At ease with a rare instrument
She was accompanied by Natallia Kapylova, a pianist from Belarus, who is based in the City.
Gentle harmony and coordination between the two instruments was the highlight, with each having a special place in the world of classical music.
What was interesting was to watch how the two musicians complemented each other on stage.
Natasha, formerly a member of the San Francisco Symphony Youth Orchestra, was completely at ease with the uncommon instrument and played it to perfection.
Natallia too seemed to be enjoying herself and displayed her skills effortlessly.
The pieces that were chosen for the set and rendered were also quite unusual for a classical concert.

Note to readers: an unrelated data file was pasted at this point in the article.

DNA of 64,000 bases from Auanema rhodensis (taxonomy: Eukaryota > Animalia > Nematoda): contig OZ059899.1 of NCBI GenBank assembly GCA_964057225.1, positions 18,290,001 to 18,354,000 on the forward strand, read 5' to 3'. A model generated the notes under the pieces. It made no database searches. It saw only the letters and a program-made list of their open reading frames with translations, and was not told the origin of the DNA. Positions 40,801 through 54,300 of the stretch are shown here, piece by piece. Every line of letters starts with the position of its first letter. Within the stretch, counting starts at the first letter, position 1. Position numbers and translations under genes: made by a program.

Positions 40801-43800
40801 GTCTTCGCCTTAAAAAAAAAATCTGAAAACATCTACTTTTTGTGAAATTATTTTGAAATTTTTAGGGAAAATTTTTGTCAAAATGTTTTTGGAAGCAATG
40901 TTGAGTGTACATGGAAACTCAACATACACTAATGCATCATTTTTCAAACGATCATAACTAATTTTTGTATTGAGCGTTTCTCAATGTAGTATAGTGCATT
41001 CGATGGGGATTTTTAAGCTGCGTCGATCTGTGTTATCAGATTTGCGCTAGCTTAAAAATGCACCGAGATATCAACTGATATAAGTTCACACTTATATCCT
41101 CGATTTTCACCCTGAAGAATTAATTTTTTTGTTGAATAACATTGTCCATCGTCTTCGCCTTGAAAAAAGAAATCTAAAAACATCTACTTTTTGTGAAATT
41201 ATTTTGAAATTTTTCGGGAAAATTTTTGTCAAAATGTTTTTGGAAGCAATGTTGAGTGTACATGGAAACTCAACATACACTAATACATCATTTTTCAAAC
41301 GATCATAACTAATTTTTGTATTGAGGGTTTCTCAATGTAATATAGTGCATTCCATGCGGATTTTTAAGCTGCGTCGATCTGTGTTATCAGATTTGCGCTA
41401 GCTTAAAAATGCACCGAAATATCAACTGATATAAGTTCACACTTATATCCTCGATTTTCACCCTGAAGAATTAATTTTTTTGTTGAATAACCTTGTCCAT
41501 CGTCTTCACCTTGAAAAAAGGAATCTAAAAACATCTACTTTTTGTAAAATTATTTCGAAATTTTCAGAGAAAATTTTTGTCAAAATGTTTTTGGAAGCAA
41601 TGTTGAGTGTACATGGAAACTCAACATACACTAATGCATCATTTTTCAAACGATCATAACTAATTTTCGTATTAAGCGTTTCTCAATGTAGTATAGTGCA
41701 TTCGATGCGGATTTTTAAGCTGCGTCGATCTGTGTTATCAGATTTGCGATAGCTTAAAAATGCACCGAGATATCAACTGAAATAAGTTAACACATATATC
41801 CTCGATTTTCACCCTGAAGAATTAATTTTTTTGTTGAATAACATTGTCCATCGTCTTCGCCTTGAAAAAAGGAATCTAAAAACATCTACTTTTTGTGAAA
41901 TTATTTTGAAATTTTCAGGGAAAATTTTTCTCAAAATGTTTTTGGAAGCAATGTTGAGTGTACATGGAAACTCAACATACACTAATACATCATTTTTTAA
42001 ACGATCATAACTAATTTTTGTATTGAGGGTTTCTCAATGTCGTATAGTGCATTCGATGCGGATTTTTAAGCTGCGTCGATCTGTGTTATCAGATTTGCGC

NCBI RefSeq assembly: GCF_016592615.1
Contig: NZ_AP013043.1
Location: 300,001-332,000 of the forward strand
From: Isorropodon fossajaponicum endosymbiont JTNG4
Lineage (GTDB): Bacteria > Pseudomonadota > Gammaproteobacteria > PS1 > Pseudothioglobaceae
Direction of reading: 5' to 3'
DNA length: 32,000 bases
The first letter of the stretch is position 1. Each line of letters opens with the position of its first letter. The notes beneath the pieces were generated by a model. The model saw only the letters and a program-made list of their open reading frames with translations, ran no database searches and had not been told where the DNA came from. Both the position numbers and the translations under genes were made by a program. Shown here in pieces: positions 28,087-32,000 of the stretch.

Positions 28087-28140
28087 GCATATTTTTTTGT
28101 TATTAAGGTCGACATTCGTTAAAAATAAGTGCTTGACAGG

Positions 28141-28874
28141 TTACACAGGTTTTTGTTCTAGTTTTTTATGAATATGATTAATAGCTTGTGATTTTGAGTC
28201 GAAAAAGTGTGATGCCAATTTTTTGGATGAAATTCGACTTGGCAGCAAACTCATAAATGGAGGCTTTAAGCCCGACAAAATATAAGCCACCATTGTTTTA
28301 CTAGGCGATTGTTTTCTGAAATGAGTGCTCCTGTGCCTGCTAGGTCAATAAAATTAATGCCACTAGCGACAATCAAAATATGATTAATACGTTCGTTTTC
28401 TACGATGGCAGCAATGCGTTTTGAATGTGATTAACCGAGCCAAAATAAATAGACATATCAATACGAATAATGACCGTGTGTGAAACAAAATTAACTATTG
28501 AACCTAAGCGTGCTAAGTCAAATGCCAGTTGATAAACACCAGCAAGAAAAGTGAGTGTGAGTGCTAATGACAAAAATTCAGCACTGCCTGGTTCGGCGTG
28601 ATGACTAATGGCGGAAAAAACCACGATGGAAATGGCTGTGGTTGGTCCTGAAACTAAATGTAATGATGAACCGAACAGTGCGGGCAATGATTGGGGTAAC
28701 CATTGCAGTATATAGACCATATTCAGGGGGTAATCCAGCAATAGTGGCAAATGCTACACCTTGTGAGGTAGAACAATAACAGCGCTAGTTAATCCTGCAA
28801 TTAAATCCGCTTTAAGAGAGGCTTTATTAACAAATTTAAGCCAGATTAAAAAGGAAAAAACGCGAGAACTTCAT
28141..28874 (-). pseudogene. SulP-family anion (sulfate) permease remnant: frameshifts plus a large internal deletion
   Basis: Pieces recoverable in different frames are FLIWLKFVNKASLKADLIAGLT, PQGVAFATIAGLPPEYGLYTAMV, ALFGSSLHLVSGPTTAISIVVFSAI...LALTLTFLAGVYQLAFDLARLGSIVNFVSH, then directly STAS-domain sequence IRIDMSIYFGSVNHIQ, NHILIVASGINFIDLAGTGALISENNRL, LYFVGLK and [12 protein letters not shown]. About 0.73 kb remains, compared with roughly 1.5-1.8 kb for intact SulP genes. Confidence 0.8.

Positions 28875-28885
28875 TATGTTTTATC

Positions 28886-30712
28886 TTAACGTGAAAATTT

There was an excellent rendition of ‘Song Without Words Op 109’ by Felix Mendelssohn, which can be played both on the French horn and the cello.
Mozart’s ‘Horn Concerto No 2 in E-flat major, K-417’ was also performed and made for an interesting addition to the repertoire.
Also on the cards was ‘Die Mainacht - The May Night Op 43 No 2’ by Johannes Brahms, a lesser known but enjoyable classical composition.
As was expected, the audience found nothing to complain of. Each composer’s style was made distinct in the way the two played and appreciation was all that could be heard after the show.
“It was splendid and beautiful to watch the performance. I just did not feel like leaving!” said Alice Patra, a member of St Mark’s Cathedral.
The crowd comprised primarily of true fans of classical music that were well versed with the nuances of the genre.
Andrew Bhagyanathan, organist and choir director at St Andrew’s Church, was one such person who attended the concert. Asked his expert opinion on the show, he answered that it was ‘effortless playing and a pleasure to listen to’.
“I hope she does more recitals in the future,” he added.